The Senate again on Wednesday approved President Muhammadu Buhari’s External Borrowing (Rolling Plan) request in the sum of $16,230,077,718, and €1,020,000,000.
This is despite the hues and cries by the Nigerians that the debt Profile of the country is becoming too huge for the country to bear.
The loans are to be funded by the World Bank, China Exim Bank, industrial, and commercial banks as well as African Development Bank (AfDB) among others.
Also approved by the upper chamber was a grant component of $125 million.
Wednesday’s approval was sequel to the consideration of the report of the Senate Committee on Local and Foreign Debts, as presented by the Chairman of the Committee, Senator Clifford Ordia.
Ordia, while presenting the report, said the projects which funds are requested for in the 2018-2020 borrowing plan are ongoing.
The lawmaker noted that the said projects will stimulate a “rebirth of commercial and engineering activities and the consequent tax revenues payable to Government as a result of these productive activities will increase.”
In September 2020, President Buhari requested the facilities in an addendum to the 2018-2020 borrowing plan. The National Assembly had in July approved $8.3 billion and €490 million as initial loan requests.
Making a case for the extra request, the president stated that the loans would stimulate the economy and create jobs.
Meanwhile, a bill to amend the Niger Delta Development Committee (NDDC) Act 2000 to include states, which have recently attained oil-producing status, has passed the second reading at the Senate.
Sponsor of the bill, Senator Solomon Olamilekan said on Wednesday that following the discovery of oil in Bauchi, Lagos, and Ogun, the states have officially joined the league of oil-producing states and by virtue of this, they are entitled to the 13 percent derivation due to them according to the provision of Section 162 Sub-Section 2 of the Nigeria Constitution.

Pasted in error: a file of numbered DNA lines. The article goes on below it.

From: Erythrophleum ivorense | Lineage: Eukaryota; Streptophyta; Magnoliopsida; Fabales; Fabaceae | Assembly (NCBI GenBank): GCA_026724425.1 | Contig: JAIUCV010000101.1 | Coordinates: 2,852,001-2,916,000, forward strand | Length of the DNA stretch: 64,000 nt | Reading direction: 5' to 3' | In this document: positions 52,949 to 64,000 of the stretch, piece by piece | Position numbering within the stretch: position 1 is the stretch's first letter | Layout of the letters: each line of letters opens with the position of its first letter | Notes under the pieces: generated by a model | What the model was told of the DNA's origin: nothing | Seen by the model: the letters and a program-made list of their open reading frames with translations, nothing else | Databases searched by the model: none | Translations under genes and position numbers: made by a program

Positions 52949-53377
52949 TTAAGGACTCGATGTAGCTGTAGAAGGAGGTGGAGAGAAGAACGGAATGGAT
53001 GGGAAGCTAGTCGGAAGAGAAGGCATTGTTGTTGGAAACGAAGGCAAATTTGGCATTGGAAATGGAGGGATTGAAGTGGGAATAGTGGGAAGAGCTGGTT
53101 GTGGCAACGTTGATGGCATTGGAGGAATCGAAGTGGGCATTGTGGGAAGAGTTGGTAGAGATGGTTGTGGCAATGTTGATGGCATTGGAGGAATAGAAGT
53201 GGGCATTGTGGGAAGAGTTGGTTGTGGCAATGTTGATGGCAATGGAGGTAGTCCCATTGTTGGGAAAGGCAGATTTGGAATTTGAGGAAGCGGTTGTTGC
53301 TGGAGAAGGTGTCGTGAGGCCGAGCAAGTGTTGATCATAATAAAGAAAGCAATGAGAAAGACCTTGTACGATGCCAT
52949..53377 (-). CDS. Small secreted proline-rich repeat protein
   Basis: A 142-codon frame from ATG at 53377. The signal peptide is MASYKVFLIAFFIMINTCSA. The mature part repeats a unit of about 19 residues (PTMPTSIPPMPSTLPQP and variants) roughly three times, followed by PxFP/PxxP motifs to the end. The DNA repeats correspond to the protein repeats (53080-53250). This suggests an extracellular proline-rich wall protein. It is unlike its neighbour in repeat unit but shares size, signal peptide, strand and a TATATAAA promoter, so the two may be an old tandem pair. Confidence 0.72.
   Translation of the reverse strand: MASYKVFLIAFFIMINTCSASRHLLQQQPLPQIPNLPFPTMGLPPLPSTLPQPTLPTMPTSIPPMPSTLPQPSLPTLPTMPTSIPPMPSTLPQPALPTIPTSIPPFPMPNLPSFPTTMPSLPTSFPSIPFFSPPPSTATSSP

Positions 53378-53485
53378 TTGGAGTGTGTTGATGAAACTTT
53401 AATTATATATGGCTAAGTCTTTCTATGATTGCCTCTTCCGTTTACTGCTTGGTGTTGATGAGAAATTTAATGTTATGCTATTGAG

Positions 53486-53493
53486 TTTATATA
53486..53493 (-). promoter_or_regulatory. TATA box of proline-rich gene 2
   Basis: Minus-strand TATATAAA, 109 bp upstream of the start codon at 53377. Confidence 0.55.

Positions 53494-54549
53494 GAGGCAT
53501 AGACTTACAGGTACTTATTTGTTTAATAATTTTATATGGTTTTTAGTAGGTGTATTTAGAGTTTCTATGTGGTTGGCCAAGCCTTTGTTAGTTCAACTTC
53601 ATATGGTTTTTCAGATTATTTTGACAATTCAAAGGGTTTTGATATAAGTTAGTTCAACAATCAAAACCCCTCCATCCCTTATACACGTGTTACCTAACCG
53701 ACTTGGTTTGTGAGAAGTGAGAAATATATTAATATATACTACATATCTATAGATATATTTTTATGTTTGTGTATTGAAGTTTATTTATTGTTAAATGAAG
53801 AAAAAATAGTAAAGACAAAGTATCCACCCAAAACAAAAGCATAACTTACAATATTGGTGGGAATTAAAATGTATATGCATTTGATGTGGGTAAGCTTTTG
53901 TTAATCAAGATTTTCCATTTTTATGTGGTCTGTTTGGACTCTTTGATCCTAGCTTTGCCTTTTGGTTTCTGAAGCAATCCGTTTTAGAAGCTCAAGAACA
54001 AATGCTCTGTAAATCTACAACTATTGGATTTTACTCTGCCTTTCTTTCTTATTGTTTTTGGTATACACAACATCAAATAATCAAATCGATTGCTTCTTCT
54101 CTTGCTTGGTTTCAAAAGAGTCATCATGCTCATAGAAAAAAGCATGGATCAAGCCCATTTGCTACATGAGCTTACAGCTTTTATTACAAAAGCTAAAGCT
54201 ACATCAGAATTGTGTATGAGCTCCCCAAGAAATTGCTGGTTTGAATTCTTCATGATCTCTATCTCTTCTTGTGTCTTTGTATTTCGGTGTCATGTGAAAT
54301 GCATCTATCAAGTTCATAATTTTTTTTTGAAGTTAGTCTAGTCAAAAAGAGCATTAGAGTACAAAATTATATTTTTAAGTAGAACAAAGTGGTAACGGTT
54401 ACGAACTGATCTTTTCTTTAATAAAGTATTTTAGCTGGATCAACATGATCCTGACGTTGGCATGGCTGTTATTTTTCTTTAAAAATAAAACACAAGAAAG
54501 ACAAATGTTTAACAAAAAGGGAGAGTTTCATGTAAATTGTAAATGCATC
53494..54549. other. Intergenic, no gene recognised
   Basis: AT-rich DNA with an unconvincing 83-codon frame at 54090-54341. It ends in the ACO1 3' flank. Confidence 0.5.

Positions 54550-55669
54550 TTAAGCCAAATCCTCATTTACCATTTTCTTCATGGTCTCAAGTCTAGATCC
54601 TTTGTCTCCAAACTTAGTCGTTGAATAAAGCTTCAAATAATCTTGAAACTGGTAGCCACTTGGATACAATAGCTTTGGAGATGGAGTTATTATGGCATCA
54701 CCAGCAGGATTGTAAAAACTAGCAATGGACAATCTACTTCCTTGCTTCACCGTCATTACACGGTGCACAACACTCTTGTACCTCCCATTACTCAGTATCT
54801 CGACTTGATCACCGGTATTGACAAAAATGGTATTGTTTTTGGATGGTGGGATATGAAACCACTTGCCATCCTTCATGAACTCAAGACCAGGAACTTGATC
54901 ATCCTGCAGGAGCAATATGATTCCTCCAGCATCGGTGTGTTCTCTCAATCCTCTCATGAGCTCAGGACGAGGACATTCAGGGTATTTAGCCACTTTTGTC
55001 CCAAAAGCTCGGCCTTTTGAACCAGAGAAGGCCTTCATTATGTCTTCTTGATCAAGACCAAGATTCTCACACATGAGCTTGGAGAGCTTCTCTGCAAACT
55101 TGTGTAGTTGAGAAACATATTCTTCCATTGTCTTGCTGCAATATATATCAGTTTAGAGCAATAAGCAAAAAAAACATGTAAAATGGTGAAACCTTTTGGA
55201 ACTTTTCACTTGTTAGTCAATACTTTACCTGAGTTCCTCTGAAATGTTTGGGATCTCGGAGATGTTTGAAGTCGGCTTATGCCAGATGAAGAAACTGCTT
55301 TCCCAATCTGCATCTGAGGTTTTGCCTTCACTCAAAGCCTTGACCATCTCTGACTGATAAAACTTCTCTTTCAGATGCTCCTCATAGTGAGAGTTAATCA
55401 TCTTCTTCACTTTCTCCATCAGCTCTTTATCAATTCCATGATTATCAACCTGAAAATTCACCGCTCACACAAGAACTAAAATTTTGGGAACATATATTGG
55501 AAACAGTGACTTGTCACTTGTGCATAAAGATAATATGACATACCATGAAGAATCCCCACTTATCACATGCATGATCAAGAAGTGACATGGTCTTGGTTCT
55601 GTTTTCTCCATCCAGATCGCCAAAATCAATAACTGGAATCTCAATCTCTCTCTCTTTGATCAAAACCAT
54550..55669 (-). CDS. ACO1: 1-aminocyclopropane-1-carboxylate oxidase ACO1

While many agreed with Senator Olamilekan, there were some who did not support the amendment of the NDDC Act.
One of such was Senator George Sekibo who questioned the quantity of oil discovered in the states to be included in the NDDC, wondering if the quantity is enough to be refined and sold to benefit the country.
Similarly, Senator Matthew Urhogide argued that the name of the commission is specific in identifying the states which should be under the commission.
He further stated that non- Niger Delta states can benefit from the 13% derivation but to say that they belong to the commission makes a mockery of the original idea for setting up NDDC.
Deputy Senate President Ovie Omo Agege, who also was strongly against the bill, accused Senator Olamilekan of being a meddlesome interloper.
According to Omo-Agege, Senator Olamilekan should pursue the development of the southwest development commission and not an amendment of the NDDC act.